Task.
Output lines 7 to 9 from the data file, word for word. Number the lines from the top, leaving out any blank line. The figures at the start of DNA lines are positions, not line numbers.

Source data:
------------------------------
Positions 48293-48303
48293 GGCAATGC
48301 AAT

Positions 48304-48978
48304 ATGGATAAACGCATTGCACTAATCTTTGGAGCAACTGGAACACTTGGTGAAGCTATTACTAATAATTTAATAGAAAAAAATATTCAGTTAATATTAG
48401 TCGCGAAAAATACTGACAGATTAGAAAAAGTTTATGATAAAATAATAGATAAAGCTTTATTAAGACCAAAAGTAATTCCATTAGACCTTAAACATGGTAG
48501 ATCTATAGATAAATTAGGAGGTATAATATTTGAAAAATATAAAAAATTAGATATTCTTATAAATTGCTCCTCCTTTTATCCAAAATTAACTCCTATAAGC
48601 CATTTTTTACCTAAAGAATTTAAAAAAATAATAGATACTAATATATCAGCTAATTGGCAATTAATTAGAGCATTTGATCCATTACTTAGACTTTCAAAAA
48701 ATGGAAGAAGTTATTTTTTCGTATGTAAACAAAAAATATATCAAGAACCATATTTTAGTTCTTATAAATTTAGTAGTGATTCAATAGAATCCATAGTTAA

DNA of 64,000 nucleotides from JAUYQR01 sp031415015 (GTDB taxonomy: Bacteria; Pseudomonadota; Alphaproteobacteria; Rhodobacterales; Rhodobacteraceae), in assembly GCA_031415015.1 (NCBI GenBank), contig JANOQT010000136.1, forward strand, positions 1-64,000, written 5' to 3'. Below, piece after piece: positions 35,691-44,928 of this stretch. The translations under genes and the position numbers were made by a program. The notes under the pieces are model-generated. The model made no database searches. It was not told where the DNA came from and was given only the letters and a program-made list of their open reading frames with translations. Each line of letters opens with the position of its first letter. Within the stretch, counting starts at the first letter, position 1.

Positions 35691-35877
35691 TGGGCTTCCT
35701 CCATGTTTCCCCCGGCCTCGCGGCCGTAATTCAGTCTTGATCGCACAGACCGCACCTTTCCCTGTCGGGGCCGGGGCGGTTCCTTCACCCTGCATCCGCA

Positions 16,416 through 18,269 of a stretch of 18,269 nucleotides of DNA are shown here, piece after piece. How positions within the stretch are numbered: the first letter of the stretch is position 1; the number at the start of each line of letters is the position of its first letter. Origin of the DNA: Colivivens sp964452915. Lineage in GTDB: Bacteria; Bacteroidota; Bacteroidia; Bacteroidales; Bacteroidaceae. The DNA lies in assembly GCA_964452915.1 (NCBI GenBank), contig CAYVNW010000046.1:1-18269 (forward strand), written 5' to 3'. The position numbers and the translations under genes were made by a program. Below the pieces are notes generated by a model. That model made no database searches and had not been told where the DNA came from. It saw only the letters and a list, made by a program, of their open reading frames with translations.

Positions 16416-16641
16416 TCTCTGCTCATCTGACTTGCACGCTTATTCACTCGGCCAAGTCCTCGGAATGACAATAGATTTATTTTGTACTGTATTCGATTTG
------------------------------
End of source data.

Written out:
48501 ATCTATAGATAAATTAGGAGGTATAATATTTGAAAAATATAAAAAATTAGATATTCTTATAAATTGCTCCTCCTTTTATCCAAAATTAACTCCTATAAGC
48601 CATTTTTTACCTAAAGAATTTAAAAAAATAATAGATACTAATATATCAGCTAATTGGCAATTAATTAGAGCATTTGATCCATTACTTAGACTTTCAAAAA
48701 ATGGAAGAAGTTATTTTTTCGTATGTAAACAAAAAATATATCAAGAACCATATTTTAGTTCTTATAAATTTAGTAGTGATTCAATAGAATCCATAGTTAA